Sherwood Forest and Charnwood Forest compete for £6m
- 28 May 2013
- From the section Nottingham
Two East Midlands forests are competing for Heritage Lottery funding.
Sherwood Forest, in Nottinghamshire, and Charnwood Forest, in Leicestershire, are finalising bids for the £20m Landscape Partnership scheme.
If successful, the bids would mean a £6m boost for the region.
Previous successful landscapes to have won backing from the scheme include the White Cliffs of Dover, Ben Nevis and Constable country.
Both forests are aiming to get the maximum £3m funding from the scheme. The bids have to be submitted by Friday.
The bids for both forests are being compiled by a consortium of agencies who are coming together to form "Regional Parks" for each area.
A Regional Park is a non-statutory agreement between major authorities and charities to work cohesively within a certain area.
John Everitt, chief executive of Nottinghamshire Wildlife Trust, also chairs the Sherwood Forest Regional Park Board, which includes members from the National Trust, Experience Nottinghamshire and the county and district councils, among others.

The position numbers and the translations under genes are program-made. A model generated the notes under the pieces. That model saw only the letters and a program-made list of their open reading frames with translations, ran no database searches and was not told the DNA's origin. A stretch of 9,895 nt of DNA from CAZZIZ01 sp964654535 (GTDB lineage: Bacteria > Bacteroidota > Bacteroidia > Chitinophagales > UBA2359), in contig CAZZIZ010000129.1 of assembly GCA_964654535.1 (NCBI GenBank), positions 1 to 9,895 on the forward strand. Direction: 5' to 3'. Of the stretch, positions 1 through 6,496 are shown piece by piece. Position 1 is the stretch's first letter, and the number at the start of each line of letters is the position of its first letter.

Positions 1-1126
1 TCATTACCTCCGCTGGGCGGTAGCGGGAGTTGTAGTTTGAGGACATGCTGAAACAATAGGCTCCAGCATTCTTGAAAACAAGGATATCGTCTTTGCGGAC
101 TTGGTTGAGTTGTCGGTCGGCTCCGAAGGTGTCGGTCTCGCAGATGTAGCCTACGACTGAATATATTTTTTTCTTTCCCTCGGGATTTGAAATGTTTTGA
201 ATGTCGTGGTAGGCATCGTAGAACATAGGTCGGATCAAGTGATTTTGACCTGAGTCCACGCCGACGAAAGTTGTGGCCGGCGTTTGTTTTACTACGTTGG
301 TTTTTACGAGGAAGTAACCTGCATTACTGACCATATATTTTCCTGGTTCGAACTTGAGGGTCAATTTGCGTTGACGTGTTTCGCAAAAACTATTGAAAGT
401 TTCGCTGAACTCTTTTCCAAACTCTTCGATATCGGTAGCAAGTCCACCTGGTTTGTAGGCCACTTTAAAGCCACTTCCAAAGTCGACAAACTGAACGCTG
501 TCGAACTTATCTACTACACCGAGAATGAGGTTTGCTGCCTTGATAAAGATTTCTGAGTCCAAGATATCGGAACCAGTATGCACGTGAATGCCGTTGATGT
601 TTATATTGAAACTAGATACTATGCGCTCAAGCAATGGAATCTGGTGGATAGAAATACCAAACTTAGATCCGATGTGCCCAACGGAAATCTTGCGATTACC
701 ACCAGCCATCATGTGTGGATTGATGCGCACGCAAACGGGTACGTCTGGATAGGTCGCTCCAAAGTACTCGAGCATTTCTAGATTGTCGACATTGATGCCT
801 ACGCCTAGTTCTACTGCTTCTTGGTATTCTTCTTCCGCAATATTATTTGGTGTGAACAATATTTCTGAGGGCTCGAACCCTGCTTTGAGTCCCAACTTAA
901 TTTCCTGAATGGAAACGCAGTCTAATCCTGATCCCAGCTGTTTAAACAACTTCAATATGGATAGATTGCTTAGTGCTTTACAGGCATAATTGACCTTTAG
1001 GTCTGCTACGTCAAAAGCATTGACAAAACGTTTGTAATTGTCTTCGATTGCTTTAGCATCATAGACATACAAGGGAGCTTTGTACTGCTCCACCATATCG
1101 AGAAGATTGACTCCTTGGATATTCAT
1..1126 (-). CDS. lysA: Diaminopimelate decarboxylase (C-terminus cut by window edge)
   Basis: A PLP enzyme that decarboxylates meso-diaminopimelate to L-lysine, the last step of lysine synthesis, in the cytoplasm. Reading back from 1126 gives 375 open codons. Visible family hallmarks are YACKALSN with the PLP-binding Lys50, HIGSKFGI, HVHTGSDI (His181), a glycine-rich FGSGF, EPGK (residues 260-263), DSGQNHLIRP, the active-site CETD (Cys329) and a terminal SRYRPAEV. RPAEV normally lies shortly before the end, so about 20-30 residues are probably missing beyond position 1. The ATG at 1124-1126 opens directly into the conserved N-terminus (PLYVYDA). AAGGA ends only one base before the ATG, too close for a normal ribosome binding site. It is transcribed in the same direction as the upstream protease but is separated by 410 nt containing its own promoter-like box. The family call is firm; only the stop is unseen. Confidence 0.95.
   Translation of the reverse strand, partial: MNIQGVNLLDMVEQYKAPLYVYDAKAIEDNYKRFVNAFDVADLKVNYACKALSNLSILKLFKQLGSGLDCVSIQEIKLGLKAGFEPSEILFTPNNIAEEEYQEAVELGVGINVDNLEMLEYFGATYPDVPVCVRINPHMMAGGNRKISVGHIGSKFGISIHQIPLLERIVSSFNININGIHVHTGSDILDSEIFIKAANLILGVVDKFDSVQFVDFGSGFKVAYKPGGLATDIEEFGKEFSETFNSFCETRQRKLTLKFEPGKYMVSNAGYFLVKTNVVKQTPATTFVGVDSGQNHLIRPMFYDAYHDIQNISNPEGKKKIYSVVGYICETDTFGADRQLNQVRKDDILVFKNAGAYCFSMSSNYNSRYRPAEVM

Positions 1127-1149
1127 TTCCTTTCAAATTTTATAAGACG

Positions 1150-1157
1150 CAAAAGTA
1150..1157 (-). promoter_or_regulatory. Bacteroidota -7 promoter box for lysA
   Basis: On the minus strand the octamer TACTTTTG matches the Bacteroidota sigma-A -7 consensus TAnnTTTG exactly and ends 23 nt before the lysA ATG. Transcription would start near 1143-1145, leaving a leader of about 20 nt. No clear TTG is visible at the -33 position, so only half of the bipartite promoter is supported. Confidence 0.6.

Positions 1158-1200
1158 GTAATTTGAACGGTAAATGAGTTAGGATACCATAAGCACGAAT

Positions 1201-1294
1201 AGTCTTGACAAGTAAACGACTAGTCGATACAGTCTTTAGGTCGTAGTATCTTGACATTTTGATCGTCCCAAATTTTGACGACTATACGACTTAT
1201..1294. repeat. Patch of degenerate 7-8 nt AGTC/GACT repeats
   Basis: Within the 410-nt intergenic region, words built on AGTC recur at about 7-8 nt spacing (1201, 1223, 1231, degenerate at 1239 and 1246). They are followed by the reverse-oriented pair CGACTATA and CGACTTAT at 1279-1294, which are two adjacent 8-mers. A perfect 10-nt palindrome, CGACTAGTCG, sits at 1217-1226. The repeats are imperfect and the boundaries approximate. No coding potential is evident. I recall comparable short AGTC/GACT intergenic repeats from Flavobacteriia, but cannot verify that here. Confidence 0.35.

'Steeped in history'
Mr Everitt said: "The Landscape Partnership scheme will give us a springboard to restore Sherwood Forest.
"Sherwood Forest is one of the best brands in the country, yet we don't really realise its full potential.
"There's a sense of anti-climax with some of the current tourist offering.
"We are in a fairly similar position to Charnwood Forest in that we have both seen this opportunity to develop."
If successful, the bid would help maximise tourism opportunities.
Julie Rushby, project coordinator for Sherwood Forest Trust, said: "This area is steeped in history. To raise its profile would be fantastic."
The Charnwood Forest bid is being led by Leicestershire County Council, on behalf of organisations including The Bradgate Park Trust, The National Forest and the Leicestershire and Rutland Wildlife Trust.
If successful, the bid will be used to help support a range of programmes to conserve the landscape and improve access to the area.
The Charnwood Forest is home to the oldest rocks in Britain.
County councillor Pam Posnett, said: "We have had some fantastic support from the public.
"The Charnwood Forest really is a gem that has a unique character, beauty and history. We feel it is a wonderful place that deserves wider recognition."
The Heritage Lottery Fund said it was unable to comment on either bid.
A spokesman said: "The landscape partnership scheme is very popular and usually oversubscribed. It's not beyond the realm of possibility two projects from the same region could get funding but it depends on what other applications we receive."
The successful bids will be announced in October.